Elie: Both questions are to be answered by the elected officials of Haiti. When you are in charge of a country, when you are the President, and the Prime Minister and the Minister of Justice of the entire country, you have to weigh whatever action you are going to take. You set the right course, but the rhythm of what you do has to be realistic. So, for example, when you take the UN, their presence has been so massive that to require them to leave in a swift fashion might introduce an element of destabilization. So, I think President Préval has indicated that the mission should change, and I suppose also that a timetable should be established for its fading out. My opinion is that one of the first things that should be done is to get rid of that Jordanian battalion which has been a plague really.

O’Keefe: You are doing an extensive tour of Canada. What is your main message to the people here, and do you see any opening for a real change in Canadian policy towards Haiti?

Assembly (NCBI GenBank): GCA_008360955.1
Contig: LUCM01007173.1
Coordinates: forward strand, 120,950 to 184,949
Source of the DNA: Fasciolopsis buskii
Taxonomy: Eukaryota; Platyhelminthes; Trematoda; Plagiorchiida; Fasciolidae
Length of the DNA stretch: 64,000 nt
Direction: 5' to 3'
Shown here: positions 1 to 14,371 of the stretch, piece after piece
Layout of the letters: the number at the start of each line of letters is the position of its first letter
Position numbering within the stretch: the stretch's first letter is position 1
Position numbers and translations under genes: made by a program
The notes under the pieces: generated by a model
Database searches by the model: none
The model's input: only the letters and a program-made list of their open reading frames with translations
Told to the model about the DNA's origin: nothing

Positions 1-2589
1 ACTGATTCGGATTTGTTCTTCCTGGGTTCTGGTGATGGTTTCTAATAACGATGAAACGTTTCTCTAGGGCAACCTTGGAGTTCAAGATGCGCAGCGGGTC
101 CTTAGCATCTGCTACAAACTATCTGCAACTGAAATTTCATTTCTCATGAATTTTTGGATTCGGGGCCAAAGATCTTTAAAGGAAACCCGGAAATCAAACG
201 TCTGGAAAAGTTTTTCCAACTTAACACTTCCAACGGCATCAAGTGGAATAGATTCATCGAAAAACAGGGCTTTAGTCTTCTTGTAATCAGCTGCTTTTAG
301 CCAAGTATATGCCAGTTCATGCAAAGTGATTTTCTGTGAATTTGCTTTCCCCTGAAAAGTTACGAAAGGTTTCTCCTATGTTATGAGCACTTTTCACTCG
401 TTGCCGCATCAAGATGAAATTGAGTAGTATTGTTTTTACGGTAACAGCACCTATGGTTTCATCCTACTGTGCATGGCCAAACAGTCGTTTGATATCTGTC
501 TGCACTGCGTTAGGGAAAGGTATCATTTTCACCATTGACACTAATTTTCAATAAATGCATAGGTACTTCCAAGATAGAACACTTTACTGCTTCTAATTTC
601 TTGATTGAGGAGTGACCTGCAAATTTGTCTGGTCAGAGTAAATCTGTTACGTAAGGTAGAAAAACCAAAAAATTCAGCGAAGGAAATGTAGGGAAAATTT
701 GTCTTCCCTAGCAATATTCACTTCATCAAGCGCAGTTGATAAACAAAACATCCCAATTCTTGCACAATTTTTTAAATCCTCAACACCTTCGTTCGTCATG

Elie: There is always a possibility when you have a change in government, but that will only remain a potential for change if the Canadian people don’t step in and say ‘we don’t want our tax money to be used against another people’. And for that to happen, Canadians have to be informed about the real situation, about the real Haiti and the real Haitian people, who have been so misrepresented by the mainstream press and also by the so-called experts on Haiti, who have been proven wrong over and over again by the Haitian people. Reality flies in their face, and yet on CBC and Radio Canada, they are always the ones being given the microphone, when they are completely incompetent and have been proven so by the last election. So, as they are the ones presenting Haiti to Canadians, it’s no wonder that either Canadians are indifferent to Haiti or even hostile to the Haitian people. And that allows for the kind of misguided policy that Canada has applied in Haiti over the past five years.